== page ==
A license plate is more than a way to identify the registered owner of a particular vehicle. It also shows that the car is legally registered in its state and has the proper insurance. The website for each state’s Department of Motor Vehicles has information regarding license plates, and what to do with plates that are no longer in use.
TL;DR (Too Long; Didn't Read)
If a vehicle owner does not turn in or destroy old license plates and the plates fall into the wrong hands, the owner can be held responsible for any crime committed in or with a car using those plates. It's always in the car owner's best interests to surrender or destroy old license plates.
What to Do With Old License Plates by States
Certain states require automobile owners to turn in their old license plates. These states include Alaska, Connecticut, Delaware, Florida, Kentucky, Louisiana, Maine, Maryland, Nebraska, Nevada, New Jersey, New York, North Carolina, Pennsylvania, Rhode Island, South Carolina, Vermont, Wyoming and Washington D.C.
Residents of other states don't have to surrender their plates, but should take other steps to render those plates useless.
Do I Need to Turn in My License Plates?
Each state's DMV has information about license plates on its website. Residents can also call their local DMV for information on surrendering or destroying old plates.
Some states require automobile owners to surrender plates after moving to another state, or when transferring a vehicle’s ownership. Other situations in which a car owner might have to turn in old plates is if the owner of the car no longer holds insurance for that vehicle or if the owner is taking that vehicle off the road for an extended period of time.
There are several options for people who live in states where it’s not a requirement to turn in license plates. Residents can still turn in the plates according to their DMV’s guidelines. Another option is to recycle them at a local recycling center, taking care to remove all insurance and registration stickers. Vehicle owners can also deface license plates so the numbers and letters are obscured. Damaged plates can go in the trash or recycling bin.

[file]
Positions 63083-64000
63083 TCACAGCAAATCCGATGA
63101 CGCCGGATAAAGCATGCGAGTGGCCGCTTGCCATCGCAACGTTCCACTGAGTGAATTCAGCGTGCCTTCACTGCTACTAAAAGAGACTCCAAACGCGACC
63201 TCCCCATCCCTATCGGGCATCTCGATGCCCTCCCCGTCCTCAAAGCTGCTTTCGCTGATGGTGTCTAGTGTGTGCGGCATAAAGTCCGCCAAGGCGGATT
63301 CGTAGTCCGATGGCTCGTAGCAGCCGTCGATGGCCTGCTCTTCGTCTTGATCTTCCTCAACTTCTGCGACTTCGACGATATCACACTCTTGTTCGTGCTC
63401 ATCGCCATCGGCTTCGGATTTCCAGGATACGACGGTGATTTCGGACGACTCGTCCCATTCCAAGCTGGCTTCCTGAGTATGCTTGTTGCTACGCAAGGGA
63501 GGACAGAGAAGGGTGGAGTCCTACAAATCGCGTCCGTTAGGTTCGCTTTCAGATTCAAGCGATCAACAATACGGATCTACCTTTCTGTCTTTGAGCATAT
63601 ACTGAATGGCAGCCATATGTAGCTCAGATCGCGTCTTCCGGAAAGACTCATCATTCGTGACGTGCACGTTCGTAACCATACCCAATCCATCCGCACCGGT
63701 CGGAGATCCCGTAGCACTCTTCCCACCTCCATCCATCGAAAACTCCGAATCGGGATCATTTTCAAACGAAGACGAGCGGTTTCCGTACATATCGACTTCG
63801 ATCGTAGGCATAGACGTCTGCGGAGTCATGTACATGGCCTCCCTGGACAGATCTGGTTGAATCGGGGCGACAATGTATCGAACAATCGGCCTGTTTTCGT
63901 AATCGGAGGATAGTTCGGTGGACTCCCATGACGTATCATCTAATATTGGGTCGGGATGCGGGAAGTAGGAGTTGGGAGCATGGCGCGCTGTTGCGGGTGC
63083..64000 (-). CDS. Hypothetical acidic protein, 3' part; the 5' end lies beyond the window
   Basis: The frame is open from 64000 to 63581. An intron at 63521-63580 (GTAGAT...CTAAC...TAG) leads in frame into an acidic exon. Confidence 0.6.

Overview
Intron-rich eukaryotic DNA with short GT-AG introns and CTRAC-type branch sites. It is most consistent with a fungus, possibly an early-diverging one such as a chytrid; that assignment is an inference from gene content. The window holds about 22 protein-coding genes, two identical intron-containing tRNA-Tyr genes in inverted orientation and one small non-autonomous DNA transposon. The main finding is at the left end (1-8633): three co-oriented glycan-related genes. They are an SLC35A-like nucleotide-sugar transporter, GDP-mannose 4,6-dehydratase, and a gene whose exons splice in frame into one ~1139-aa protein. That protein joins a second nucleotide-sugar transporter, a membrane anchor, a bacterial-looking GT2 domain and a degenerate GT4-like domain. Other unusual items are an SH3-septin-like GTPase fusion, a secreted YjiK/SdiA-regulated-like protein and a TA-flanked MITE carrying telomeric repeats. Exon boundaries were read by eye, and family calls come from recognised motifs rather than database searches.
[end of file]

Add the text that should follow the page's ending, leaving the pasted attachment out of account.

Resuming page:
It’s in a person’s best interest to turn in or destroy old license plates. If old, unused license plates fall into the wrong hands and are used to commit a crime, it can create a problem for the plates’ original owner.
What Does it Mean to Surrender Your License?
Surrendering a license is different from surrendering license plates. Surrendering plates means turning them into the DMV after expiration when they’re no longer in use. Surrendering your license means you have to give up your driver’s license because it's not valid anymore.
There are a variety of reasons why an individual must voluntarily surrender a driver’s license. Individuals who have erroneous information on a license or are unable to drive anymore can surrender their license to the DMV. Also, if a state revokes a driver’s license in the event of a crime or other infraction, the driver can surrender her license based on the terms of the revocation. If it's only a temporary loss of license, the license holder can renew after a designated period of time.